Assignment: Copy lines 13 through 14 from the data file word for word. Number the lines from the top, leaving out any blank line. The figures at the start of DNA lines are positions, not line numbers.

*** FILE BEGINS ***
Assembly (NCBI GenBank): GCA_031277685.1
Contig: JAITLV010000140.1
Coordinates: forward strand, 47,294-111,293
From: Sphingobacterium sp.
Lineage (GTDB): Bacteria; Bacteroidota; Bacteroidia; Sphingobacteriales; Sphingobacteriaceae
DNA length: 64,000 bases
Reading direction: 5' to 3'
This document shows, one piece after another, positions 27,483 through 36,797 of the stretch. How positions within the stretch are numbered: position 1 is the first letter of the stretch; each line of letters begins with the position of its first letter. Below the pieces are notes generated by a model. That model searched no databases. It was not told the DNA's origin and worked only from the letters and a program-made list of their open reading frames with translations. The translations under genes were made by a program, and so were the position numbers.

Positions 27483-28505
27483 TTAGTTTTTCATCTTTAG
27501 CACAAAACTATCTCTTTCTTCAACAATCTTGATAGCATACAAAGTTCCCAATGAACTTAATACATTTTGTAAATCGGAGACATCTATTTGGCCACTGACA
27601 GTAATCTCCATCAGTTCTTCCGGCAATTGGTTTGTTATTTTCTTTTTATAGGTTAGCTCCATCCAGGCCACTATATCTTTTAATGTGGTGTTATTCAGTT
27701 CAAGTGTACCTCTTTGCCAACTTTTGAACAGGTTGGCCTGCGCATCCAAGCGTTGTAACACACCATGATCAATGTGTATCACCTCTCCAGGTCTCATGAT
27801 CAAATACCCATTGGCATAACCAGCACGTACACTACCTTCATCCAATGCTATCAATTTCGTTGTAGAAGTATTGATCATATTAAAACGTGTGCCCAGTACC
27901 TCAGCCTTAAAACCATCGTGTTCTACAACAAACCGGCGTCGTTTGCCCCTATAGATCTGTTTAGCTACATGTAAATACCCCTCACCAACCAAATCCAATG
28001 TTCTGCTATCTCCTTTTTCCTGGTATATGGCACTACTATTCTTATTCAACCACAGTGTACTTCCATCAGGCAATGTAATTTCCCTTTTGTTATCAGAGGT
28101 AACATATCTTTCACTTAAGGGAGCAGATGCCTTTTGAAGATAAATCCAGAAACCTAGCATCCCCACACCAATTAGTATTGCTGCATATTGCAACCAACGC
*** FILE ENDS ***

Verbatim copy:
27701 CAAGTGTACCTCTTTGCCAACTTTTGAACAGGTTGGCCTGCGCATCCAAGCGTTGTAACACACCATGATCAATGTGTATCACCTCTCCAGGTCTCATGAT
27801 CAAATACCCATTGGCATAACCAGCACGTACACTACCTTCATCCAATGCTATCAATTTCGTTGTAGAAGTATTGATCATATTAAAACGTGTGCCCAGTACC